| order by Start desc nulls last

5) Calculated Columns 
To create calculations or just simple aliases we need to use the | extend option. In this first example we are using a case statement to add a status order based on the status column. If you are using project then don't forget to add this new column to the project line.
// Create extra column
| extend StatusOrder = case (
    Status == "Queued", "1",
    Status == "InProgress", "2",
    Status == "Failed", "3",
    Status == "Succeeded", "4",
| project PipelineName, Category, Status, StatusOrder, Start, End

// TSQL Equivalent (you can also use an alias with AS behind the END instead of in front of the CASE)
SELECT PipelineName
,      Category
,      Status
,      StatusOrder =  CASE Status  
         WHEN 'Queued' THEN 1
         WHEN 'InProgress' THEN 2
         WHEN 'Failed' THEN 3  
         WHEN 'Succeeded' THEN 4
         ELSE -1
,      Start
,      End
FROM   ADFPipelineRun

Create new column with CASE statement

You can also use this to create an alias (=copy) for a column and if you have multiple extends then put a comma between each extend.
// Multiple extends and adding 'alias'
| extend Count = 1, Region = Location

6) Group by
The GROUP BY clause in KQL is done by using the | summarize by option also quite similar to T-SQL, but everything is done on a single line. The summarize operator has a lot of options compared to T-SQL.
| summarize sum(ActivityIterationCount) by PipelineName

// TSQL Equivalent
SELECT sum(ActivityIterationCount)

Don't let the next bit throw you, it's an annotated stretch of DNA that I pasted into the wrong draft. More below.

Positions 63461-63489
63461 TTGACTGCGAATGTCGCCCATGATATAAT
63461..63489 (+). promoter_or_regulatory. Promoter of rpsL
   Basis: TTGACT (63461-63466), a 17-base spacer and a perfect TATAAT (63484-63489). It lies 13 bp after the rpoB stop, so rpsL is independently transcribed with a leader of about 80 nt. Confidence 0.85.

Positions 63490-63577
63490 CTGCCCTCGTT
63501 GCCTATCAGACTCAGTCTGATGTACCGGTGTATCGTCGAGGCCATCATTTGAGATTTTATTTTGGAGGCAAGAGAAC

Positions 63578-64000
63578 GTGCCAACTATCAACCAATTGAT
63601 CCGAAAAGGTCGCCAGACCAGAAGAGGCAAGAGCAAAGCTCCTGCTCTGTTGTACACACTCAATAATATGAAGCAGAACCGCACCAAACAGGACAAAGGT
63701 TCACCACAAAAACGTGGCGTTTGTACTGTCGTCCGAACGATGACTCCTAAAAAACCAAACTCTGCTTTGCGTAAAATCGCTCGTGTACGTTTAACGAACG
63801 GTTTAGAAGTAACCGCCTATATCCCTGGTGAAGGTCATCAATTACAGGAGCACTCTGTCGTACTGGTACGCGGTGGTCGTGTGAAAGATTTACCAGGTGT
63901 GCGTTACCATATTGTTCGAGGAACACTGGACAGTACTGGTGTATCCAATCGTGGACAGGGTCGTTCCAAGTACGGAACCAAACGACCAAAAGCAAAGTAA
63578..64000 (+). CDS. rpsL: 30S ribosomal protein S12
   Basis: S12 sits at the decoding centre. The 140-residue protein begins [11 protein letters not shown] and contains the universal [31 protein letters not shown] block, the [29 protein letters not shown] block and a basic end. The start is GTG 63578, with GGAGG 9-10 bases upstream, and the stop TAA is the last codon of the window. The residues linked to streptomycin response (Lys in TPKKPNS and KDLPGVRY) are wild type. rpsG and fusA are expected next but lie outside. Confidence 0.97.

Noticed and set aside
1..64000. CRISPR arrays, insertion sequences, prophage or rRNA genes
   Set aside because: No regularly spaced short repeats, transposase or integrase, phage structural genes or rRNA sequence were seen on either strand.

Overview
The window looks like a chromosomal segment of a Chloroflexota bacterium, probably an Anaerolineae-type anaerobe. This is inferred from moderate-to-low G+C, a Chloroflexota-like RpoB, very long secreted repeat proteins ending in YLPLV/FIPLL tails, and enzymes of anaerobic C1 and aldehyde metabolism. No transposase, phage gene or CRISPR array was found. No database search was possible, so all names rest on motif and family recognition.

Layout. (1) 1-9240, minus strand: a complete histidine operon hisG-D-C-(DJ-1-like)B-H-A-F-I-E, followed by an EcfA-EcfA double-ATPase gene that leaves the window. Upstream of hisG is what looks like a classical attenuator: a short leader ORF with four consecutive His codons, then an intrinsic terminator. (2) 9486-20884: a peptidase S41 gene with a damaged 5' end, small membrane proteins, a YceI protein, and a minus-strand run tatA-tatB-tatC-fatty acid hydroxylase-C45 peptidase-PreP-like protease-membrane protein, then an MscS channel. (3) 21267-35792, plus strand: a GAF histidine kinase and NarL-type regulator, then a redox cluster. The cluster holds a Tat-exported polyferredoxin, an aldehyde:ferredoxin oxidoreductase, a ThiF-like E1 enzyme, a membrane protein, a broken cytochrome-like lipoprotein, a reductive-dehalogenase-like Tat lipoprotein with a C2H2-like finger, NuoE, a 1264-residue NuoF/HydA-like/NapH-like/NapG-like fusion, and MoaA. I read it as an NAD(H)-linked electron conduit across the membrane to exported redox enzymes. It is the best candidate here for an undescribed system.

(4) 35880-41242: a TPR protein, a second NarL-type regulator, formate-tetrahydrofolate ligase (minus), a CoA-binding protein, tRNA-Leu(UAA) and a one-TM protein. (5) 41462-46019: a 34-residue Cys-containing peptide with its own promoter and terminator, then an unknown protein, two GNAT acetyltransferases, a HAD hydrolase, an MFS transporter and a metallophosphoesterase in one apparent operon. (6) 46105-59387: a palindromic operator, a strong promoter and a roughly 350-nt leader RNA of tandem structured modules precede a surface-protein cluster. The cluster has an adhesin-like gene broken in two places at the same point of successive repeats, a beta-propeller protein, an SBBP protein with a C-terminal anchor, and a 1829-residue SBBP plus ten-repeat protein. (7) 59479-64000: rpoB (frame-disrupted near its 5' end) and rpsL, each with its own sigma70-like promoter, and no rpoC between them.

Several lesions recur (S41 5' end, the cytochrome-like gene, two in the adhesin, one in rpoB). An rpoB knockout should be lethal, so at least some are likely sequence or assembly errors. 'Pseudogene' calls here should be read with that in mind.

FROM   ADFActivityRun 
GROUP BY PipelineName
And if you don't want a boring table then you can always add the | render option to for example add a beautiful piechart.
| summarize sum(ActivityIterationCount) by PipelineName
| render piechart
Rendering visuals with KQL

7) Expand JSON fields
You will notice that there are a few JSON columns in the ADF tables. In T-SQL you can use OPENJSON to extract data from those JSON columns, but KQL has an easier solution. 
JSON columns

It uses the extend and mv-expand option. It's a 'three-stage rocket', but very easy for simple JSON structures. The best feature is that it doesn't throw errors when the JSON of a particular record doesn't contain an expected JSON field. It just shows a null value.
// Extract JSON data
| extend    PredecessorsObject = parse_json(Predecessors)
| mv-expand PredecessorsObject 
| extend    InvokedByType = PredecessorsObject.InvokedByType
,           CallingPipelineRunId = PredecessorsObject.PipelineRunId
,           CallingPipelineName = PredecessorsObject.PipelineName
| project  RunId, CorrelationId, PipelineName, Status, Start, InvokedByType, CallingPipelineRunId,CallingPipelineName
| order by Start
  1. The first extend row in the query parses the JSON column to a JSON object with the parse_json(json) operator (or alias todynamics).
  2. The row below that with the mv_expand operator is expanding all columns in the JSON object.
  3. The next row with an other extend allows you to create new columns based on the columns in the expanded JSON object.
Extracting JSON message in KQL

In this post you, as an experience T-SQL writer, learned the very basics of the Kusto Query Language (KQL) to extract information from the Azure Data Factory log data. It will probably take a little while getting used the format of KQL queries but after that you will notice that is has some very useful options to extract information from the log data.

In a follow up post we will use this knowledge to write a couple of KQL queries and export them to Power BI to create a report on your ADF log data. Of course making a dimensional model with those queries makes it much easier and faster to create some fancy reports.

1 comment:

  1. Hi, really great article thank you!.

    One question, How do I get the pipeline id from the ADFTriggerRun table?